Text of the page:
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  • Molly Cullen

Compost 101

It is becoming increasingly important for us to divert our waste away from landfills by either recycling or composting. Composting your food scraps is an easy and cheap way to reduce the amount of waste send to landfills.

The first step to eliminating food waste should be buying and cooking less. Try to plan out . your meals during each grocery shopping trip, or put less on your plate to make sure you are able to eat everything you take. The second step is to donate your excess (edible, untouched, and sanitary) food to a local food bank or charity. Excess food or food scraps that cannot be donated should be composted.

The last place your food waste should end up is in your trash can.

Why Compost?

According to the EPA, in 2015, more than 39 million tons of food waste was generated, and only 5.3% of that waste was diverted from the landfills. They also estimate that food waste makes up 22% of the total solid municipal waste in landfills (1). When food waste is sent to landfills, it can't decompose properly due to lack of oxygen. This causes the food waste to release greenhouse gases such as methane, which contributes to our warming climate. It is also a waste of nutrients; nutrients still locked inside food scraps should be recycled back into the soil and ecosystem through compost.

How to Compost

There are a few ways you could go about composting your food scraps.

1. Students at UVA have access to a few composting bins around grounds. These bins are located at West Range, Fine Arts Cafe, and The Castle. Each of these bins takes food scraps, compostable to-go boxes from the dining halls, unlined coffee cups (unlined coffee cups do not contain plastic), cardboard, compostable plastic cups (these are available at the Castle), and various paper products. The bins include signs with more details on exactly what can be composted. UVA dining is in partnership with the Black Bear Composting company, which is a composting and organics recycling company that helps businesses and people reduce their waste by turning it into nutrient-rich soil. Check them out here.

Composting locations: The Castle, West Range, Fine Arts Cafe

2. Many students live in apartments, which makes accessing these bins much more difficult. Luckily, these are other opportunities to compost. The City of Charlottesville has drop-off locations for compost at the City Market, which is Charlottesville's weekly farmer's market happening every Saturday from 8am-12pm from April to December. The City also has a compost pilot program. If you sign up for the program, you are assigned to a locked composting bin around the City, and are given a code to access the bin. This is a very new program and Charlottesville is hoping to expand it as more people participate. To Subscribe: contact or call 434-970-3830, and give them your name, address, phone number, and email address. McIntire Recycling Center also has a compost drop-off service, provided by the Rivanna Solid Waste Authority. These locations also partner with Black Bear Composting, so they can accept the same kinds of materials as the UVA Dining composting bins. These options are mostly the most convenient for older students who may live off-grounds.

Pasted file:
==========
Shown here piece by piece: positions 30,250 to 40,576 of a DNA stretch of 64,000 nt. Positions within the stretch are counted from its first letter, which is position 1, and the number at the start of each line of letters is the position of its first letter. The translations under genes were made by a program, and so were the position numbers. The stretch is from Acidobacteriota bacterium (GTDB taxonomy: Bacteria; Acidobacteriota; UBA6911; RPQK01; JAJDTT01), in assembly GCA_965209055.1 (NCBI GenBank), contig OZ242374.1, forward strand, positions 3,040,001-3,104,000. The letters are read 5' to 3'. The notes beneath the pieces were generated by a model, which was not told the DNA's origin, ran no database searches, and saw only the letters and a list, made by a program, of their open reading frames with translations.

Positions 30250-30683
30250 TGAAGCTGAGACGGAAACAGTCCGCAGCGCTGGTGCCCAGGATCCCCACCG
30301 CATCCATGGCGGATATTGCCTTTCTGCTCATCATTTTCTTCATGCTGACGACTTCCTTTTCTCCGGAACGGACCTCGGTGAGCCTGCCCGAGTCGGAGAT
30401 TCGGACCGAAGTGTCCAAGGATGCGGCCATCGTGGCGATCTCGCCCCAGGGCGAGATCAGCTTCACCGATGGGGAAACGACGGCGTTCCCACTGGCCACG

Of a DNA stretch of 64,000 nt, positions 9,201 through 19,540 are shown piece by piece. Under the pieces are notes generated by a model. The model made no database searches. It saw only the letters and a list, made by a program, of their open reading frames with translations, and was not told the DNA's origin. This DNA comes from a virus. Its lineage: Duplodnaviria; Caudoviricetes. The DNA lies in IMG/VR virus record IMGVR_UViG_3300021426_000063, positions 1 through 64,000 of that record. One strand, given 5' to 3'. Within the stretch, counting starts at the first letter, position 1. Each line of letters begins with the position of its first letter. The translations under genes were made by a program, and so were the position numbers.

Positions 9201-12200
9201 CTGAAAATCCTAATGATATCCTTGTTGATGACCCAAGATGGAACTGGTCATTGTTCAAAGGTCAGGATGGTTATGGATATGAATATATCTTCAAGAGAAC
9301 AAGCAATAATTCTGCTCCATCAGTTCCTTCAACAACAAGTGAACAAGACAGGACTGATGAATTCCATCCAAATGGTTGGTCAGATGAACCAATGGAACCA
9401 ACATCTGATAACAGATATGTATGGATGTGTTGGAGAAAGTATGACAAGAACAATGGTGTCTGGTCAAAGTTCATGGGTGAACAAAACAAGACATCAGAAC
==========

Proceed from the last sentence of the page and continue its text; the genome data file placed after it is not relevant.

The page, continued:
3. Another composting option for those who have the space to do it, is to start a composting bin either in your apartment or in a backyard.

One type of composting bin is a worm bin. The worms decompose the food scraps into a rich, dark soil. Building a worm bin involves buying a container with holes to allow water flow and ventilation, buying worms, and buying (or finding) soil. Once you have the container, line the bottom with wet strips of old paper product such as newspaper or notebook paper. Place a layer of soil over the paper, and place the worms on top of the soil. The more worms, the better; if you have too few worms they will not be able to decompose the food scraps before they start to rot. Your worm bin is now set up: start placing food scraps on top of the worms, layering it with wet paper strips. This article describes these steps in slightly more detail. A worm bin is ideal for apartments or for those with limited space.

If you have a backyard, you can make a larger compost pile without buying worms by layering grass clippings, leaves, twigs, and food scraps. Check out this cool flyer from the City of Charlottesville to learn more about backyard compost and their other services.

Compost bins will take an initial investment and some work, but if you truly care about decreasing your waste and environmental impact, building a compost pile or dropping off compost at specified locations will be worth the effort.

Your backyard compost could look like this!

I encourage you to research the importance of composting, and how to do it, on your own. Also, these ideas don't have to just apply to student life; bring these ideas home to your families and spread them around to your friends. The more people that start composting, the more normal it will become, and the more waste we can divert from landfills.

If you’re interested in learning more about UVA Green Dining’s sustainability initiatives, check out this link:


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